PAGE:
It is clear that extreme liberalism and extreme protectionism both lead to economic and social disasters. But I believe that nobody supports extreme protectionism. Salvini and Di Maio only support a greater degree of monitoring of our economic and social policies for the wellbeing of the country, such as greater attention to trade policies and, where yes, yes, temporary duties – which we know very well is Europe that decides , and this is the problem – greater control of migratory flows, those who are legally welcome, those who have the skills that the country needs – agriculture – welcome, greater flexibility in managing the deficit and the ceiling of 3%, and when it is necessary to go over it, as Germany has often done, and even more so, France and, as I argue, also monitor foreign investments so that there are no predatory acquisitions operations towards our industrial fabric, something which is an even more important issue

More Europe or Less Europe? I do not know but know well that I often hear Italian politicians say “Eh, we must do whit because Europe asks us to”. But, let me ask, how many times do you think that Merkel has told the Bundestag “Eh, Europe asks us to do so”? Exactly.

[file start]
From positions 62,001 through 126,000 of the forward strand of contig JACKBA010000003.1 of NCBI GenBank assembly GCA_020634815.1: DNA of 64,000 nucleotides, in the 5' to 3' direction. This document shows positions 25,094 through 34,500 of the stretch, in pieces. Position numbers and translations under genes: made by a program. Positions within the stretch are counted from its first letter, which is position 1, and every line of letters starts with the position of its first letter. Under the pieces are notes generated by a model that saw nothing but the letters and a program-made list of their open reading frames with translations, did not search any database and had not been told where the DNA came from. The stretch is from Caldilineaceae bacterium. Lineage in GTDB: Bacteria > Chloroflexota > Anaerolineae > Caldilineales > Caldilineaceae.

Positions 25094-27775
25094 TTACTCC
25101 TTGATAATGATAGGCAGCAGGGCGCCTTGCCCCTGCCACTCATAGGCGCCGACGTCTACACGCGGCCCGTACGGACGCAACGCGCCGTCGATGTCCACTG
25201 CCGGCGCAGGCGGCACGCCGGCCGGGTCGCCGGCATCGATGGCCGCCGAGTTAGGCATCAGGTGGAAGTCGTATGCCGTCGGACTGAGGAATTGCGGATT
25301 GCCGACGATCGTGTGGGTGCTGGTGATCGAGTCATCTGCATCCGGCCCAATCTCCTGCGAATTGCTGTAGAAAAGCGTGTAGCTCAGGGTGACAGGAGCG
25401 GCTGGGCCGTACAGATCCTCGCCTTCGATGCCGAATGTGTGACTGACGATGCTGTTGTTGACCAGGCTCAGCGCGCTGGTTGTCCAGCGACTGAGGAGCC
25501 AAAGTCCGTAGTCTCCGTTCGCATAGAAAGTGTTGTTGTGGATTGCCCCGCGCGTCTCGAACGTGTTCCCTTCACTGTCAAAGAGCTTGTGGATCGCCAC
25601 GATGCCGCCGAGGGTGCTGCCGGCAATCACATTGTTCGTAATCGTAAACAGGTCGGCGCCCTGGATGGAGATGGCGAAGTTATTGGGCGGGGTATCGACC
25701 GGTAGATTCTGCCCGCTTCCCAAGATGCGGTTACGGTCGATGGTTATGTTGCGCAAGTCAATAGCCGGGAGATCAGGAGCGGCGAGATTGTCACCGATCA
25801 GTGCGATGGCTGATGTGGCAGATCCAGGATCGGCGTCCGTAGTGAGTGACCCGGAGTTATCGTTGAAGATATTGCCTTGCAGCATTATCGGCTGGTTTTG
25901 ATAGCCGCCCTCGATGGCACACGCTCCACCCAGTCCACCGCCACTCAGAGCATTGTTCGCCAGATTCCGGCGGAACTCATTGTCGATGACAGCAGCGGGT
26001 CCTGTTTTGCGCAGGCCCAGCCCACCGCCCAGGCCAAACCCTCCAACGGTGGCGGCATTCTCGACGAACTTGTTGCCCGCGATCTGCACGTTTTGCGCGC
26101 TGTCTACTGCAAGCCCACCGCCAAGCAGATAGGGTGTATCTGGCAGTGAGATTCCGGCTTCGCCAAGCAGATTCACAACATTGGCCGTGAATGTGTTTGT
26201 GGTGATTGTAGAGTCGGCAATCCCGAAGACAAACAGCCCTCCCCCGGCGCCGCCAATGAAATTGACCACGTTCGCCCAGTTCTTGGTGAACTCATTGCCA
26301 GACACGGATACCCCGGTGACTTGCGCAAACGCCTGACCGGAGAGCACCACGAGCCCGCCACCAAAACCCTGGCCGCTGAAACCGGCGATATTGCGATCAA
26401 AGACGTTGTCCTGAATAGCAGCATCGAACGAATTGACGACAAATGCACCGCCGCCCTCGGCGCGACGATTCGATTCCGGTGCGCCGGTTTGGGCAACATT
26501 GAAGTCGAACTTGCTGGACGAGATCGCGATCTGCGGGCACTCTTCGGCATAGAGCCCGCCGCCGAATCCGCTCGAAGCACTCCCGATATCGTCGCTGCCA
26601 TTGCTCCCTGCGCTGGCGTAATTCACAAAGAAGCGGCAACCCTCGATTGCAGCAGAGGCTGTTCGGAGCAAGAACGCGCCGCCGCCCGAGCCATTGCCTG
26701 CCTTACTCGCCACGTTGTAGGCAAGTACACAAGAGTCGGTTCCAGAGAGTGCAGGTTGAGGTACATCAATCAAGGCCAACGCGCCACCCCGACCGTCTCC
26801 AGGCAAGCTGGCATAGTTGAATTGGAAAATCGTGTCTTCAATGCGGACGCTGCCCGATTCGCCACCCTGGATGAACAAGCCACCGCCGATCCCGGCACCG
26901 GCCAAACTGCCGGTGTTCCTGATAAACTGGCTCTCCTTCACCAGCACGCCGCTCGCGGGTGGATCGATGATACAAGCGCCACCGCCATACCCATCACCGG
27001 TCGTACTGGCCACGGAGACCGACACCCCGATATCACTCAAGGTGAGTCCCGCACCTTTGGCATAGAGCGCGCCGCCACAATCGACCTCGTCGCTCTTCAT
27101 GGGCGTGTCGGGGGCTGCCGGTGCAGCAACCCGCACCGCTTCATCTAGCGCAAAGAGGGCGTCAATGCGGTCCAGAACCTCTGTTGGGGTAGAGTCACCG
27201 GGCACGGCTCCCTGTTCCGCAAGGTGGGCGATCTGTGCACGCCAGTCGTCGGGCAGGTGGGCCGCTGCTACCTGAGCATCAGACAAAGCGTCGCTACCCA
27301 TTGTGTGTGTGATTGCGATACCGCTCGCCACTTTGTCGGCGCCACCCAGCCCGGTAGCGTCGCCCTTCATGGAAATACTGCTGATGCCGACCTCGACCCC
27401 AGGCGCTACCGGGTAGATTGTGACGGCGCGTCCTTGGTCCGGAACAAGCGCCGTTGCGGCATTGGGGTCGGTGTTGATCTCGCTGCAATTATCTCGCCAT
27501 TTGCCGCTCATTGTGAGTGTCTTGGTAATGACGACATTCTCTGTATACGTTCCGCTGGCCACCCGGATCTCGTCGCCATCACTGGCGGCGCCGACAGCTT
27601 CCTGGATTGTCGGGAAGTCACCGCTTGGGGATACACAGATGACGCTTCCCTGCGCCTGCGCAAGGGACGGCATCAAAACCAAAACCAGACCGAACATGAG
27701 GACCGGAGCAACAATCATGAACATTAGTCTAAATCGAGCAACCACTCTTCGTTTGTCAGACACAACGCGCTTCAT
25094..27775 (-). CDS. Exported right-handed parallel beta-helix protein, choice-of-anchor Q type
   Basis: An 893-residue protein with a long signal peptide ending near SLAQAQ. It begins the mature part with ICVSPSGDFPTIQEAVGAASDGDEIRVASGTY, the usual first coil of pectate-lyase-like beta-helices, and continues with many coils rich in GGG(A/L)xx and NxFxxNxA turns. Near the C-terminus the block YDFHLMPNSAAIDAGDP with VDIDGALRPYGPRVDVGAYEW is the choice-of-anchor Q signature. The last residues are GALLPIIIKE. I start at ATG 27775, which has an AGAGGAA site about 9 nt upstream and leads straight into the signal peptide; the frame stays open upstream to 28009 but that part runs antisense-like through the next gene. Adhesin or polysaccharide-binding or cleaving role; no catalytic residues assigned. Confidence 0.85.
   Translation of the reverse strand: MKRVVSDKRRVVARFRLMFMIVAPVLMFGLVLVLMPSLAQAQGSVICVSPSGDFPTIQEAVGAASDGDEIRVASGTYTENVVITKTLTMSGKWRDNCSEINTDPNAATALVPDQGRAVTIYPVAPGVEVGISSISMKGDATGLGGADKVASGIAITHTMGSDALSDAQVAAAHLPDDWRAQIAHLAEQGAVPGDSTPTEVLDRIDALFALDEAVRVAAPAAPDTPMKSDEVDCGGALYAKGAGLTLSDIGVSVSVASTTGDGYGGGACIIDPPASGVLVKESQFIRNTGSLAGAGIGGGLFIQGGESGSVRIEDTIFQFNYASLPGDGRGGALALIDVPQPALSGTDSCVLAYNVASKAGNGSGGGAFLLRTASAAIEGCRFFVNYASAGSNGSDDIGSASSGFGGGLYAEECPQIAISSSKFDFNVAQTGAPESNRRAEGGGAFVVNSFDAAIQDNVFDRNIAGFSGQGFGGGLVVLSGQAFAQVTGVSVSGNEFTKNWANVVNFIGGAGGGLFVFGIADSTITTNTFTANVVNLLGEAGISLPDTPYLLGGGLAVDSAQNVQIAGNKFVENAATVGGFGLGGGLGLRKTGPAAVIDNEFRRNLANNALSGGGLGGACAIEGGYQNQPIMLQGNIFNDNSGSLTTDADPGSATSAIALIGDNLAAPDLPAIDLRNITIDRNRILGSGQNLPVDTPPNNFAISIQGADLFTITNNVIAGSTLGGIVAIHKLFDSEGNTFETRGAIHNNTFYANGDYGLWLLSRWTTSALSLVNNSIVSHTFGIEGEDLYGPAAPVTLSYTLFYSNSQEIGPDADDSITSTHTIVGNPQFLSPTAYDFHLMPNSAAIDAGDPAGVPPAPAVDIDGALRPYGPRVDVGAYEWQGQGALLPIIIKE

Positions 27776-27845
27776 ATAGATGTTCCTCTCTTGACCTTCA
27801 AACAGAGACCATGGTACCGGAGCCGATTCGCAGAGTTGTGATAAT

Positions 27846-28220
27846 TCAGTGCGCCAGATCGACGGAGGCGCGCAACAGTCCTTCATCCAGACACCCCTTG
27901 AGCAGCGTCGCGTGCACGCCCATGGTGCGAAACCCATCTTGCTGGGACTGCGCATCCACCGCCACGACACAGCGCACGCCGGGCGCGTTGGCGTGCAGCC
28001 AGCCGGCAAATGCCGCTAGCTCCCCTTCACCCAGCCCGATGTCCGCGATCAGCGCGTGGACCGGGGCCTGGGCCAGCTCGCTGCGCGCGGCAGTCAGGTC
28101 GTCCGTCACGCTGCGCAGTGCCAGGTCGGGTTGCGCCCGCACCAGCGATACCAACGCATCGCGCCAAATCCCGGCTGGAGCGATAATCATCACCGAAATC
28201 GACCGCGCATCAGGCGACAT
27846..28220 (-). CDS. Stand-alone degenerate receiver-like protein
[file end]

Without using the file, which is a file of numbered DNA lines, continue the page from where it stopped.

Economic liberalism is a clear and permanent stance in nature, which tends towards openness in all sectors and to all countries. Protectionism, on the other hand, is a temporary measure, which simply tends to put a brake on the liberal drive, import duties are never perpetual, but for five years and apply not to all goods, but only to some and only to some countries, not all. Ironically, protectionism is nothing but a form of liberalism with a little delay, with a check brake. I would say that Salvini and Di Maio are “differently liberal”.